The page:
The second part of the question refers to a side-effect of rising levels of CO₂ in the air: the fact that it enables plants to save water.
Plants regulate the exchange of carbon dioxide and water vapour by opening or closing small pores, called stomata, on the surface of their leaves. Under higher concentrations of CO₂, they can reduce the opening of these pores, and that in turn means they lose less water.
This alleviates drought stress in already dry areas. But again, the issue is more complex because CO₂ is not the only parameter that changes. Dry areas also get warmer, which means that more water evaporates and this often compensates for the water-saving effect.
Overall, rising CO₂ has contributed to some degree to the greening of Earth, but it is likely that this trend will not continue under the much more complex combination of global change drivers, particularly in arid regions.
But it is heartening to remember that bushfire can be a boon to some plants and animals. We’re already seeing fresh green shoots as plants and trees resprout. Beetles and other insects are making short work of animal carcasses; they will soon be followed by the birds which feed on them.
Australia’s worsening fire regimes are challenging even these tolerant species. But let’s take a look at exactly how life is returning to our forests now, and what to expect in coming months.
The science of resprouting
Of course, bushfires kill innumerous trees – but many do survive. Most of us are familiar with the image of bright green sprouts shooting from the trunks and branches of trees such as eucalypts. But how do they revive so quickly?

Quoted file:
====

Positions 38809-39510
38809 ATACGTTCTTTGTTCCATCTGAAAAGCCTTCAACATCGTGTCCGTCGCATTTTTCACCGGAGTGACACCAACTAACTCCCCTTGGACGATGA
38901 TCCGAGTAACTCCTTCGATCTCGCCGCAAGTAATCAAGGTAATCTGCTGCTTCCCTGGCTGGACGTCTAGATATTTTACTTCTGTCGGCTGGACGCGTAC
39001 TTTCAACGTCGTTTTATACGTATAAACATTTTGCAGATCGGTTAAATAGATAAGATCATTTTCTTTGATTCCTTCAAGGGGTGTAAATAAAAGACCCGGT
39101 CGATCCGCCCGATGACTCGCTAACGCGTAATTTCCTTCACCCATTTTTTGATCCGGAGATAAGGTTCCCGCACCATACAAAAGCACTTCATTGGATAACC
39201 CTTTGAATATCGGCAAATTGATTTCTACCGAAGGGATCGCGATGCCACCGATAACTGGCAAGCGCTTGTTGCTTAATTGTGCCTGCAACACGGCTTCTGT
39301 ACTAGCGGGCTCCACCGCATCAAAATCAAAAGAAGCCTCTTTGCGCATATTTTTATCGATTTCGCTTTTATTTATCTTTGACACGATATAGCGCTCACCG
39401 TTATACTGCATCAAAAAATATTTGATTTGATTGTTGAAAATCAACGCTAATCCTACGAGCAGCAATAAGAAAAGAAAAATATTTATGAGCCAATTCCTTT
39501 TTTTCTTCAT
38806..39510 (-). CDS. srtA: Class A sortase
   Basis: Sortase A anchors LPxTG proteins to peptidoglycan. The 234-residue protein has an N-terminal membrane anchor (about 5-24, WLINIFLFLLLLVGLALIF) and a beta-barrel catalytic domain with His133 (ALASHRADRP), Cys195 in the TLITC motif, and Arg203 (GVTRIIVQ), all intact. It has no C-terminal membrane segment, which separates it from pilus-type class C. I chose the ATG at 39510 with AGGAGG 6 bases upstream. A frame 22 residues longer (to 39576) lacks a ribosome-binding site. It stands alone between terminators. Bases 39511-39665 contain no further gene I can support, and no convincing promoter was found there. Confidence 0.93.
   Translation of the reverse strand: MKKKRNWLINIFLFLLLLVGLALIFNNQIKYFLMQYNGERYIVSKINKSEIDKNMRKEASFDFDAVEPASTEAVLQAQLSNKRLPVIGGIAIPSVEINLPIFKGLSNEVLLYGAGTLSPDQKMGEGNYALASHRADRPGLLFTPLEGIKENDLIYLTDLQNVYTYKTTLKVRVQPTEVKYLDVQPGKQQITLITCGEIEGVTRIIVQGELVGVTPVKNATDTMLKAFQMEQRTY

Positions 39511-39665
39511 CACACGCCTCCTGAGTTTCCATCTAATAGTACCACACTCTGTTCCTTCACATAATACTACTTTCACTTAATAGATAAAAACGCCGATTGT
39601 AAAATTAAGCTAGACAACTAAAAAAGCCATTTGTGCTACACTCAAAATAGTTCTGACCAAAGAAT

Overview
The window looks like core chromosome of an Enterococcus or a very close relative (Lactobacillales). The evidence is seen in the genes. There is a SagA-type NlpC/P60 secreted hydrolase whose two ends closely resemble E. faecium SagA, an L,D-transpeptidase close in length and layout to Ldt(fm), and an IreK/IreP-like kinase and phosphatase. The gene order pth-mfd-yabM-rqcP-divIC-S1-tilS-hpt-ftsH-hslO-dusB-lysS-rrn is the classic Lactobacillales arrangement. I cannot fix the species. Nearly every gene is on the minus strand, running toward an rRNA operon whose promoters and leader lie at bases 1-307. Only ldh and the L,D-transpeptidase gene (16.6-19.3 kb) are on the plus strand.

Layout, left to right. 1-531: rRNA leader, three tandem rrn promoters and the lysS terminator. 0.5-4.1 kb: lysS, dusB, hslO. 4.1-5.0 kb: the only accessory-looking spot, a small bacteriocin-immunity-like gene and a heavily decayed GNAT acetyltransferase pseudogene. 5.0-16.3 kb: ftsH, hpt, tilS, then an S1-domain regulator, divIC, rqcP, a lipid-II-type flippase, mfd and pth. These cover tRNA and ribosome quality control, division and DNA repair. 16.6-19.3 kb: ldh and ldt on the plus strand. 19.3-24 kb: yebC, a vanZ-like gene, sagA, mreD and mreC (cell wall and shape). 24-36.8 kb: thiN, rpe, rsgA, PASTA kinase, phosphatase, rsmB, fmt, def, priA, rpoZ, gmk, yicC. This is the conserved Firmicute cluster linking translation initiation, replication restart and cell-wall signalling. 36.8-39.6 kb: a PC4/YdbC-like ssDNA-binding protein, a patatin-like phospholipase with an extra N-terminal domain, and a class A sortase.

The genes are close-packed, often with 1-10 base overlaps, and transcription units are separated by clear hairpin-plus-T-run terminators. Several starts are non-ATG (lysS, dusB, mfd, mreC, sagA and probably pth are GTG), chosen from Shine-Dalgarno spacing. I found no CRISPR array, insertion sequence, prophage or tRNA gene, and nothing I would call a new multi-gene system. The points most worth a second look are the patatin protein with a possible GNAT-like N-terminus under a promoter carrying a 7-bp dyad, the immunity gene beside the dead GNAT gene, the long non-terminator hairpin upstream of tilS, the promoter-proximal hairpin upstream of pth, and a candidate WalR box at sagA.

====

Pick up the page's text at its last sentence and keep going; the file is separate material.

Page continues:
The secret is a protected “bud bank” which lies behind thick bark, protected from the flames. These “epicormic” buds produce leaves, which enables the tree to photosynthesise – create sugar from the sun so the tree can survive.
Under normal conditions, hormones from shoots higher in the tree suppress these buds. But when the tree loses canopy leaves due to fire, drought or insect attack, the hormone levels drop, allowing the buds to sprout.
This summer’s fires left in their wake a mass of decaying animal carcasses, logs and tree trunks. While such a loss can be devastating for many species – particularly those that were already vulnerable – many insects thrive in these conditions.
For example, flies lay eggs in the animal carcasses; when the maggots hatch, the rotting flesh provides an ample food source. This process helps break down the animal’s body – reducing bacteria, disease and bad smells. Flies are important decomposers and their increased numbers also provide food for birds, reptiles and other species.
Then come the birds
Once insects start to move back into an area from forested areas nearby, the birds that eat them will follow.
A CSIRO study after bushfires in Victoria’s East Gippsland in 1983 found several native bird species – flame and scarlet robins, the buff-rumped thornbill and superb fairy-wren – increased quickly to levels greater than before fire. As shrubs in the understorey regrow, other species will move in, slowly increasing biodiversity.
Since the recent bushfire in woodland near Moonbi in New South Wales, numerous bird species have returned. On a visit over this past weekend, I observed currawongs landing in the canopy, saw fairy wrens darting in and out of foliage sprouting from the ground, and heard peep wrens in tufts of foliage on bark and high branches.